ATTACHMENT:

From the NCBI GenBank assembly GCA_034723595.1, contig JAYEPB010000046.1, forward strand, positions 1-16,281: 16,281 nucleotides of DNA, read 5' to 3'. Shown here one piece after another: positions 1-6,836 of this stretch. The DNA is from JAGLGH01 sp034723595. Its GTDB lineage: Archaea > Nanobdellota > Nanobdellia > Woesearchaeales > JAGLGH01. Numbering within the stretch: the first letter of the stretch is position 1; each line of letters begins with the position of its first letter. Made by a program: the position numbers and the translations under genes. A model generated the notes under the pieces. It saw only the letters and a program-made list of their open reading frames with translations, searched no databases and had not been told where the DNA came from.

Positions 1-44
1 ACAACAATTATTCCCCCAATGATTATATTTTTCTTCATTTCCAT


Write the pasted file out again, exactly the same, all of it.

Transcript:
From the NCBI GenBank assembly GCA_034723595.1, contig JAYEPB010000046.1, forward strand, positions 1-16,281: 16,281 nucleotides of DNA, read 5' to 3'. Shown here one piece after another: positions 1-6,836 of this stretch. The DNA is from JAGLGH01 sp034723595. Its GTDB lineage: Archaea > Nanobdellota > Nanobdellia > Woesearchaeales > JAGLGH01. Numbering within the stretch: the first letter of the stretch is position 1; each line of letters begins with the position of its first letter. Made by a program: the position numbers and the translations under genes. A model generated the notes under the pieces. It saw only the letters and a program-made list of their open reading frames with translations, searched no databases and had not been told where the DNA came from.

Positions 1-44
1 ACAACAATTATTCCCCCAATGATTATATTTTTCTTCATTTCCAT